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    David Pilling with Gideon Rachman at Asia House. Photo by Matt Chung
    David Pilling with Gideon Rachman at Asia House. Photo by Matt Chung

    ‘Abenomics does not produce more babies’

    Published On: 15 January 2014

    Financial Times Asia Editor David Pilling was the chief guest at an exclusive breakfast briefing held on 14 January for Asia House’s corporate members.

    In the evening, Pilling gave a talk about his first book, Bending Adversity: Japan and the Art of Survival, in conversation with Gideon Rachman, chief foreign affairs commentator for the Financial Times.

    The private briefing, held under the Chatham House Rule, focused on Japan and Abenomics, the progress of China’s Third Plenum Reforms, island disputes between China and Japan, and the upcoming elections in India and Indonesia.

    The event was attended by representatives from Asia House’s corporate members, including ANZ, AstraZeneca, Barclays, BP, Diageo, Eversheds, EY, G3, GSK, Herbert Smith Freehills, McKinsey & Company, Standard Chartered and Telstra Global .

    The evening event was open to the general public and Asia House Friends.

    At that event, Pilling said that the book name, Bending Adversity, was inspired by the 2011 earthquake and tsunami when a Japanese person said to him: “Wazawai tenjite fuku to nasu” (“Make the best of a bad lot”) and that struck him as pertinent to Japan, a country primed for earthquakes and tsunamis with a perpetual sense of impermanence that is continually being rebuilt and able to change quite dramatically without losing its core essence.

    He also spoke about the Senkaku/Diaoyu Islands dispute saying China was not motivated by oil or fish.

    “I think this is about the history of China’s sense of humiliation by the West specifically at the hands of Japan. These islands have strategic value.  If China continues to grow as it has been, it will want to expand around the coast,” he added.

    He then pointed out how concerning it was that China, Japan and South Korea were not talking to each other.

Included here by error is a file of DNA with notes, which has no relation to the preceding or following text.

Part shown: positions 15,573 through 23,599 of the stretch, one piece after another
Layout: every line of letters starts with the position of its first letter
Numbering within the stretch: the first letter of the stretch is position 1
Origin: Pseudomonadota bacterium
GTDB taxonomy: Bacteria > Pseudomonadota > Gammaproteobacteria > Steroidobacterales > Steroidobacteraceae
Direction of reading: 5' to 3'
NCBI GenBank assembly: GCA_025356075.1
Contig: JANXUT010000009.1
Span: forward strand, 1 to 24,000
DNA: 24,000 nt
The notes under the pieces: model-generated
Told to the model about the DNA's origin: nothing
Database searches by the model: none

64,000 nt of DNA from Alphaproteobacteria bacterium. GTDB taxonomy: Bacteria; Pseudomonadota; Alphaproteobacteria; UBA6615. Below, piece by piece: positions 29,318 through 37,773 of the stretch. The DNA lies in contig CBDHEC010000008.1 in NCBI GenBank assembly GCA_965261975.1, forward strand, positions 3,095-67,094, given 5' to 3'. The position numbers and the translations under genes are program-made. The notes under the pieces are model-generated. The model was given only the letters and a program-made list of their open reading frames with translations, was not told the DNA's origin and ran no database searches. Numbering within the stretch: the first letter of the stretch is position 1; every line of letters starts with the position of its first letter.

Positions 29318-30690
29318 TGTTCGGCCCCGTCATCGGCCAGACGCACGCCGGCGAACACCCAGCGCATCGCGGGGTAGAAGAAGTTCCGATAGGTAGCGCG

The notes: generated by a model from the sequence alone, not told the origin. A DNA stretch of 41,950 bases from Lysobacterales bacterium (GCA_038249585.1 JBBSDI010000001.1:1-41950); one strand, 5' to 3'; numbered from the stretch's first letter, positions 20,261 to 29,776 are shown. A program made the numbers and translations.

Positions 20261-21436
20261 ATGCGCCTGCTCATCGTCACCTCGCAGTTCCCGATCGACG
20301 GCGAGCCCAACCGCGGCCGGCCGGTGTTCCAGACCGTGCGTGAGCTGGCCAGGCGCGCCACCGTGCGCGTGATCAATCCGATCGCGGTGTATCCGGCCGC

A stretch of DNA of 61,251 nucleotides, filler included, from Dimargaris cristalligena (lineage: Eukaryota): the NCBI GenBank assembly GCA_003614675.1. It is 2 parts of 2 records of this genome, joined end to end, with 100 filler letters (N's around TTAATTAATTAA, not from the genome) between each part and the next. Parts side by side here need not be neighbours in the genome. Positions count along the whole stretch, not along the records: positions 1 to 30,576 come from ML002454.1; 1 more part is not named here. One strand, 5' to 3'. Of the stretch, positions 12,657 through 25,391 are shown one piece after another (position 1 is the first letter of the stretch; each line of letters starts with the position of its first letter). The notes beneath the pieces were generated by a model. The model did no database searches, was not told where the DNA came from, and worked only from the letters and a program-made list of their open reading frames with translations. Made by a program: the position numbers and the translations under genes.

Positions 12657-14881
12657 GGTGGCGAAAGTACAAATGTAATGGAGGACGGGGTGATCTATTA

“Can you conceive of that in Europe?” he asked, adding Japan refused to admit there was any dispute.

    “Until fairly recently most of Asia was happy about the rise of China because China is an economic dynamite in Asia. Till now her rise was presented as peaceful development but now that is beginning to shift and now China is staking claim to the South China Sea and there is a nervousness in the region.”

    Moving on to Japan’s fragile economy, he said: “Abenomics is a statement that deflation can be defeated.” He added: “But it does not produce more babies. You cannot print babies. It puts Japan in a better light but it’s not a panacea.”

    Forty per cent of the Japanese population could be over 65 by 2050 which raises questions about the dependency ratio, he said.

    “But I tend to think some of these fears are overdone as Pakistan has fantastic demographics but it has not done so well. However, I disagree the Japanese so-called ‘race’  will be extinct by 3000.”



    Asia House will host its next Public Policy Briefing for corporate members with HE Mr Ranjan Mathai, Indian High Commissioner to the UK. For more information click here.
    The Public Policy series, which consists of private briefings with high-level political figures, is open exclusively to Asia House’s corporate members.

    Click here for more information about corporate membership.

    Listen to David Pilling speak about his new book Bending Adversity: Japan and the Art of Survival below.